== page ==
posted 26 Oct 2007 in Volume 11 Issue 3
Book Review: New Business Models for the Knowledge Economy
Authors: Wendy Jansen, Wilchard Steenbakkers and Hans Jägers
Publisher: Gower Publishing
Reviewed by Lucy McNulty
OVER THE past decade, we have seen the emergence of an economy in which the digital component has become a constant presence. In this digital world, connectivity and communication are greatly enhanced and knowledge resources have superseded economic property in importance. In this increasingly knowledge-based economy, meanwhile, the old principles of business can no longer be applied. The business world has been forced to adapt and, in this environment of change, the term ‘business model’ has become an increasingly repeated buzzword, discussed time and again in the press, in academic literature, in boardrooms and across organisations (Google alone lists 439,000,000 references to the concept).
In this current climate, you could be forgiven for thinking that Wendy Jansen, Wilchard Steenbakkers and Hans Jägers’ book, New Business Models for the Knowledge Economy is just yet another instructional tome dedicated to the discussion of the latest buzzword in business.
Jansen, Steenbakkers and Jägers are, however, quick to refute this assumption. They frequently reiterate the assertion that their book is entirely original. “We realise that a lot of the aspects of business models are not new,” they write. “We are convinced that the typology described in this book will add a new dimension to the discussion about business models.”
This “new dimension to the discussion” comes, it seems, in the form of three types of business model based around the concepts of ‘customisation’, ‘innovation’ and ‘authenticity’ and referred to as the “Chameleon”, “Innovator” and “Foyer” models. Each is the result of study conducted by PrimaVera, a research group based at the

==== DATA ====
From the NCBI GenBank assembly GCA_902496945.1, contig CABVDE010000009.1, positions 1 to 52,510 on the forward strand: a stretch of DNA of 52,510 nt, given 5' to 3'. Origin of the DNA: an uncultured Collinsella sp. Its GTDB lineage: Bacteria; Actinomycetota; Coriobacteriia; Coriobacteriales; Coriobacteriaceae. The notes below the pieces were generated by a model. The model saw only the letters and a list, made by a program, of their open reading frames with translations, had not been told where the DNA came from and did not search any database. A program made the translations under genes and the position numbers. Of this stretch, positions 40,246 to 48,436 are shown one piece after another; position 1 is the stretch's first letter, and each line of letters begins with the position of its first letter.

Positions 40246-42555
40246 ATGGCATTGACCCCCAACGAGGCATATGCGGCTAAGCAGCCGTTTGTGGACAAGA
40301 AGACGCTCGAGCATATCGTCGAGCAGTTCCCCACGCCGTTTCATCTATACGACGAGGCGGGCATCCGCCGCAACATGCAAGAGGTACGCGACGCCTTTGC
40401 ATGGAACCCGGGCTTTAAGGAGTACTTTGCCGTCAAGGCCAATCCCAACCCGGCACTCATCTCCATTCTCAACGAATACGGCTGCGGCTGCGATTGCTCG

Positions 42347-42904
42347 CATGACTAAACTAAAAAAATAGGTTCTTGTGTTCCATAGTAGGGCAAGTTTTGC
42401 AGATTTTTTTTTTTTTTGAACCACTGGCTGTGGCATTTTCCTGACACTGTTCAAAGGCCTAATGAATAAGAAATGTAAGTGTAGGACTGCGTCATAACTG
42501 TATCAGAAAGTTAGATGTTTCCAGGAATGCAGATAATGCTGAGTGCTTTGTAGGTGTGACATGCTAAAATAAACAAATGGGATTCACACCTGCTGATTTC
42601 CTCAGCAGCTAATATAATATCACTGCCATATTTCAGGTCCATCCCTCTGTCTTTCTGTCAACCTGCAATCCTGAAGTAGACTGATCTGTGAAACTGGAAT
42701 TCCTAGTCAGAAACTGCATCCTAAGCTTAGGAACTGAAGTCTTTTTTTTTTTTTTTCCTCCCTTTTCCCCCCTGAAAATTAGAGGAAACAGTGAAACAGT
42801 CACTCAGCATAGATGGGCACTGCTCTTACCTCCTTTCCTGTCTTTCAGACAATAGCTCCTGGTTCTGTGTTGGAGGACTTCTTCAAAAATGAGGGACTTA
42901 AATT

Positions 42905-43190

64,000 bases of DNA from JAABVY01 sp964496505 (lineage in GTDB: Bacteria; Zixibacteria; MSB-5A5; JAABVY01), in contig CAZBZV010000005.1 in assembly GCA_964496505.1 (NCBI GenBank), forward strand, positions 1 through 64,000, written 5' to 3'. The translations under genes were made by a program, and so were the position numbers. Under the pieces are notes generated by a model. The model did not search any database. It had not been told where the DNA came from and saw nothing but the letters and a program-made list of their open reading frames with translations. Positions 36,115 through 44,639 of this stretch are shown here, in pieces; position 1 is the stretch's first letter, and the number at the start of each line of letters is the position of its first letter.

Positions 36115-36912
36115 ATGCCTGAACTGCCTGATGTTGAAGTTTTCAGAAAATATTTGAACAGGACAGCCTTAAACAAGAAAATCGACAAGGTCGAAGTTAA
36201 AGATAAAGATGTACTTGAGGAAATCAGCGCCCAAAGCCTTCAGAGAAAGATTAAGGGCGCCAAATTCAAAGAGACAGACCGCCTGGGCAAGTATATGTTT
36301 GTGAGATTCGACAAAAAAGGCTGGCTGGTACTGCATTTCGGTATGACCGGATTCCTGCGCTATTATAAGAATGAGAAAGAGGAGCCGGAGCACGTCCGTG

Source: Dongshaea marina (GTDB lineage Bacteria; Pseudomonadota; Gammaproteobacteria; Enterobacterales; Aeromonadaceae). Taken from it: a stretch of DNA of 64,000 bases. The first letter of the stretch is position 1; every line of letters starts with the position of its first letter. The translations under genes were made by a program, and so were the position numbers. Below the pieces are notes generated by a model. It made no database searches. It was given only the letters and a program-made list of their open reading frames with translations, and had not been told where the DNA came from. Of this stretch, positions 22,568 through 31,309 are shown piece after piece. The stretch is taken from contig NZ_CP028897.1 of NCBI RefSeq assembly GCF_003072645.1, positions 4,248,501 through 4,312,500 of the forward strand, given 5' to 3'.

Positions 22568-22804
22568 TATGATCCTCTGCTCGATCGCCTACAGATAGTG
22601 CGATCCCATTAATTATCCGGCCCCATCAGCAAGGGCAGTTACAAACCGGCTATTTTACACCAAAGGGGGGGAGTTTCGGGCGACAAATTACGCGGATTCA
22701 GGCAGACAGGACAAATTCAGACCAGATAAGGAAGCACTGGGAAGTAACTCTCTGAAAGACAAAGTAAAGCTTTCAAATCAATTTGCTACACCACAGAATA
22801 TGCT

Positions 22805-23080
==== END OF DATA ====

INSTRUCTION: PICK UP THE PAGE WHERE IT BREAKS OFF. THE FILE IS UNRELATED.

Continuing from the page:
The reference to “existing business concepts” is a telling indication that, despite the authors’ protestations to the contrary, in reality, New Business Models for the Knowledge Economy, offers little in the way of fresh discussion.
The Chameleon model, which integrates the growing demand for individualisation with developments in information and communication technology to create a more internet-based customer-centric business strategy, is undeniably a sound approach, but one that surely has been practiced in some form or other by many organisations since the dot-com boom of the early 1990s?
The Innovator model follows the same vein – it outlines a strategy which focuses on improvement. “To be successful in the growing global economy of the 21st century, organisations are obliged to develop new products and services continuously,” write Jansen, Steenbakker and Jägers. “This means that many organisations need to focus not only on innovation, as a direct condition for survival in today’s world, but also on choosing an innovative business model.” Of course, innovation and the adoption of new ideas, new products and new processes into a business is a sure-fire way to encourage business growth, but again it is hardly a new concept.
The Foyer model focuses on encouraging greater collaboration between customer and organisation through the adoption of new networking technology into the business culture. It is again old principles, of harvesting communication and connection with clients, repackaged to incorporate the development of web 2.0 technologies. “The Foyer model fits today’s spirit of age,” assert the authors. “The fact that [it] currently enjoys surging popularity stems from the fact that the Internet now enables such communities.”
New Business Models for the Knowledge Economy may not, as the title would indicate, provide readers with any ground-breaking business models with which to revolutionise their businesses, but that is not to say that it is not a good read. It is an easily accessible and rigorous, albeit slightly rehashed, guide to alternative strategies for this digital age. With several real-company examples and thorough accounts of each model from a integrated design perspective, it acts as a systematic guide for any managers interested in organisational development and business strategy in both profit and not-for-profit organisations. Just don’t expect anything wholly original…